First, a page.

With more and more emphasis on data anomaly detection and the proliferation of build/buy options, I’ve been exploring auto encoders for a few projects. In a nutshell, Autoencoders are a type of neural network that take an input (image, data) minimize it down to core features and then reverse the process to recreate the input. Key aspect being that the encoding part is actually done in an unsupervised manner hence the ‘auto’.
For example, dismantling a picture of a automobile, taking out every part and representing ( encoding) them as chassis, wheels as representative components and then reassembling them (decoding) from the encoding minimizing some amount of expected reconstruction errors.
Autoencoders use an encoder that learns the concise representation of the input data and the decoder reconstructs that representation that has been compressed. A lot of the literature online calls this compressed vector to be the “latent space representation”.
The seminal paper on the subject that shows the benefits of Autoencoders has been dissected many times and demonstrates the use of Restricted Boltzmann Machines (a 2-layer Autoencoder consisting of a visible/hidden layer) that learns the difference between the hidden and visible layer using a metric called K-L divergence and provides a greater dimensionality reduction than Principal Component Analysis. Thankfully the implementation is much more approachable than some of the background math used to prove the model!
These are feedforward, non-recurrent neural networks having an input layer, output layer and one of more hidden layers with the count of output nodes matching the input nodes minimizing “noise’ instead of predicting a target variable as we do in supervised learning implementations. Hence, they dont require labels which qualifies them to be unsupervised.
In a market rife with products offering “data quality” solutions, using Autoencoders to detect for anomalies could have the potential for a low cost, easy to use solution built in house to add to existing options.
My focus has been more on exploring this for analyzing data anomalies in structured data. In terms of cost/benefit here, one could argue this might be overkill to use a neural network instead of more rule-based checks on the data which is very valid and extensively used in large enterprises instead of neural net deployments. However, the benefits of squashing the input data into a smaller representative vector help in cases where we deliberately need dimensionality reduction and recognizing outliers at scale. There are tons of material on the web for Image processing using autoencoders for use cases such as image compression, image denoising and medical imaging. For example, fascinating results by converting THIS to THIS make colorizing an engrossing endevor. Also tons of applications in the Natural Language Processing field for understanding text, word embeddings and learning semantic meaning of words.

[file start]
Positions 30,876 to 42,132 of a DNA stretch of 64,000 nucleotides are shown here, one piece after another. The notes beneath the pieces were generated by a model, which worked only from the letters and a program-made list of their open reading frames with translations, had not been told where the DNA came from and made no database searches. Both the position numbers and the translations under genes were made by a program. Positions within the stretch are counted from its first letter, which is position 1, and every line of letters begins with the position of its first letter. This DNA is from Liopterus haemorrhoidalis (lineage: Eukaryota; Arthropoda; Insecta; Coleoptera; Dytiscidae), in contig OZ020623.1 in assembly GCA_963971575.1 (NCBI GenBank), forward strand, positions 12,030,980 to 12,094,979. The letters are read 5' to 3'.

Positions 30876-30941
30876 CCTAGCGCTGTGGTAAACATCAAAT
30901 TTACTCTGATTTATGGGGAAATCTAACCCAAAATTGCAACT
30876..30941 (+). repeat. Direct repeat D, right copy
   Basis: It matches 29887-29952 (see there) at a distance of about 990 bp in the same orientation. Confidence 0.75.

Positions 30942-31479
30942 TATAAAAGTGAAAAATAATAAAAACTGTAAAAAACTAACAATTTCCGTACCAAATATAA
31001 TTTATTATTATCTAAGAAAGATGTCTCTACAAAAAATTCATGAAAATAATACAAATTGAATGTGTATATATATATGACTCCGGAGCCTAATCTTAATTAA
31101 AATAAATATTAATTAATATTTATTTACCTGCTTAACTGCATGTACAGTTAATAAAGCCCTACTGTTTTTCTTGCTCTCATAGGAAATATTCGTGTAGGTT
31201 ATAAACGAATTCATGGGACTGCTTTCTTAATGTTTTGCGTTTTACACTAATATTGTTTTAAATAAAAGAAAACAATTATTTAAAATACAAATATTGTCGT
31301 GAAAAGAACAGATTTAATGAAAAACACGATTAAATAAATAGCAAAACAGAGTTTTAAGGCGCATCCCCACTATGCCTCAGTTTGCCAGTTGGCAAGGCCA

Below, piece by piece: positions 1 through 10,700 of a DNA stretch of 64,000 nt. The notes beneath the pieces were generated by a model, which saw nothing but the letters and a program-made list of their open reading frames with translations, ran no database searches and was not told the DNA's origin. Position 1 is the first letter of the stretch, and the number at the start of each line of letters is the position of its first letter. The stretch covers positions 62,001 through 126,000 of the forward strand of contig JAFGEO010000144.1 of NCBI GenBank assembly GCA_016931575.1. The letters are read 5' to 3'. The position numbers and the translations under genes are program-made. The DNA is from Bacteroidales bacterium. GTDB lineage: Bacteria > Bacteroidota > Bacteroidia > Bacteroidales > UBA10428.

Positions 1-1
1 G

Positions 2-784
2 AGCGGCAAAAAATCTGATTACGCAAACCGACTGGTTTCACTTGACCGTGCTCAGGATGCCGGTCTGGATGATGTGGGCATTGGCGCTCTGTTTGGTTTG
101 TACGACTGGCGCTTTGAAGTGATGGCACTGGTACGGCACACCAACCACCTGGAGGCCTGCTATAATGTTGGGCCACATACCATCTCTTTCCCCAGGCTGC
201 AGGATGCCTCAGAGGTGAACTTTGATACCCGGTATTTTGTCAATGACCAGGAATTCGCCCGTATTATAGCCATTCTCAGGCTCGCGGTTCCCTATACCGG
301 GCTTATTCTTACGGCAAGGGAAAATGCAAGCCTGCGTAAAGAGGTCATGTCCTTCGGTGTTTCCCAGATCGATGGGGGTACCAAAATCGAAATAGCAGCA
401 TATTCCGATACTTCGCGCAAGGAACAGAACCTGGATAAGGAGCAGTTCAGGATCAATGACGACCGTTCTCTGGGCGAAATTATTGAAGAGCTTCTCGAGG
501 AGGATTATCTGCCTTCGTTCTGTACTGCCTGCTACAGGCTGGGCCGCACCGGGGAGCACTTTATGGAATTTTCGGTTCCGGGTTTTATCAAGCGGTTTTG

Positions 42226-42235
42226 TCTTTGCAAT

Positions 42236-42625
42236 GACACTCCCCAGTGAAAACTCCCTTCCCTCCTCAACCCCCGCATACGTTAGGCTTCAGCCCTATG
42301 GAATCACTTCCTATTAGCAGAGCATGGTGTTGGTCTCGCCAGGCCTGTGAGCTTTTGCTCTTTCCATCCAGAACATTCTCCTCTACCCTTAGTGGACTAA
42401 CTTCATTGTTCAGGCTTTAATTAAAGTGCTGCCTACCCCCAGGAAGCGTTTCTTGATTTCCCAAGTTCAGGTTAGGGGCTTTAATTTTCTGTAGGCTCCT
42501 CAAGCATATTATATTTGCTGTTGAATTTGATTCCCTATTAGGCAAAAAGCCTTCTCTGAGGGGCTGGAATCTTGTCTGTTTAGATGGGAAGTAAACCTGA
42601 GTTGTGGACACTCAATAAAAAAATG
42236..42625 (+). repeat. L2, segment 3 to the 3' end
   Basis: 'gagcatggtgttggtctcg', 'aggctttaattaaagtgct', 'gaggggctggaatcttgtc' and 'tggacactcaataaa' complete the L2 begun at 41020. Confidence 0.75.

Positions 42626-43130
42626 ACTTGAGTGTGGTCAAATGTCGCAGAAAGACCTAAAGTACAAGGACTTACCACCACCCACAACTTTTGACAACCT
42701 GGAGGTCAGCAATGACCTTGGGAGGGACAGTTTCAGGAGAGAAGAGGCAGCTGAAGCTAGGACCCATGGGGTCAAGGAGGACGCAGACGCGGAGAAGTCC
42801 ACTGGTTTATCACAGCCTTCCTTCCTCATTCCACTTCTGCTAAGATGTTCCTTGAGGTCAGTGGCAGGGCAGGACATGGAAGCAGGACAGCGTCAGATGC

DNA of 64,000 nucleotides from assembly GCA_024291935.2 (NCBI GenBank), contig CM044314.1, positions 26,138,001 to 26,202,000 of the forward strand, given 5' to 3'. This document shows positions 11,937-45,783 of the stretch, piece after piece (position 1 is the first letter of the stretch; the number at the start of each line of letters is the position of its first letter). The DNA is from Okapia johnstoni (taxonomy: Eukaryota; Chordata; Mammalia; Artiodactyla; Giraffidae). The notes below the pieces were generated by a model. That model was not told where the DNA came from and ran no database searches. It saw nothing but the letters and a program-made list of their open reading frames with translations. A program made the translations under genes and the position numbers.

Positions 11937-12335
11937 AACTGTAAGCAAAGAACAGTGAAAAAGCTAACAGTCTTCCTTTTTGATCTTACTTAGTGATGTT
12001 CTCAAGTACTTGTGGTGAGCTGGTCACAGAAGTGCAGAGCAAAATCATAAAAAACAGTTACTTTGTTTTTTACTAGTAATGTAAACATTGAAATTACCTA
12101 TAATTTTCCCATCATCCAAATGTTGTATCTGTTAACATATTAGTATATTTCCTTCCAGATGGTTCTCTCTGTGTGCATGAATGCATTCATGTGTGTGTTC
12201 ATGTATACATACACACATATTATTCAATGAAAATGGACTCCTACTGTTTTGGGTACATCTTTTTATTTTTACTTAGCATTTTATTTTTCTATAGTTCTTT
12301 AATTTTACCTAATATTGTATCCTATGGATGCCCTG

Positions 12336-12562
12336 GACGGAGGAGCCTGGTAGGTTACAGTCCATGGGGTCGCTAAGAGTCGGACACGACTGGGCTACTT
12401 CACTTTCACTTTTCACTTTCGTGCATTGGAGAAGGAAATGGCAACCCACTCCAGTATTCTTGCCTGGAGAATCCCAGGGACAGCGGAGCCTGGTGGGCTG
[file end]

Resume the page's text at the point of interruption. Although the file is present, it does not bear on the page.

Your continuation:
Autoencoders – unlike GANS can’t generate newer datapoints since their core goal is to determine an identity function suing compression. Also, if the goal is to just achieve compression, they are poor general-purpose image compressors.
There are a few types of an Autoencoder well described here:
- Denoising autoencoder
- Sparse Autoencoder
- Deep Autoencoder
- Contractive Autoencoder
- Undercomplete Autoencoder
- Convolutional Autoencoder
- Variational Autoencoder
Most of the examples I found online dealt with images, so for exploration I used Faker to generate a million records to simulate a data scenario for regular versus non-regular coffee consumers. The irregulars were determined on a random rule say those who spent less than a specified threshold.
The objective was to have the Autoencoder learn from the fabricated data examples on what the values for the “regular” customers were, test against a holdout dataset from the “regular” group and then use the model to identify anomalies post reconstruction to identify cases of irregularities. Essentially, have the autoencoder achieve reasonable compression on the data and then identify anomalous inputs while reading out data with irregular values that do not match the original representation.
Below is a simple gist I created for a walkthrough of the process for a possible implementation with comments inline that should be self-explanatory.
- Customer Test Score : 0.014549643226719535
- Customer Validation Score : 0.014477944187138688
- Irregular Customer Validation Score : 3.541257450764963
The scores reflected the anomaly for a synthetic dataset consisting of a million records and I was able to use spark to scale this to well over 10 million records. Essentially, as you can tell the Irregular Customer validation scores against a validation dataset is around 35% well over the Customer validation score over the entire data set (1%). Next step is to try some of these approaches against more “production”-type data at scale and implement some alerting against this data to make this more actionable.
There are tons of considerations that make a quality data anomaly solution work for particular use cases not limited to Statistical analysis use cases, storage considerations, UI/UX for test case development, the right orchestration tools, database/data lake operability, scaling and developmental costs and security audit requirements. Hence, the methodology for detection is just one piece for a much larger puzzle.
Some interesting reads/videos: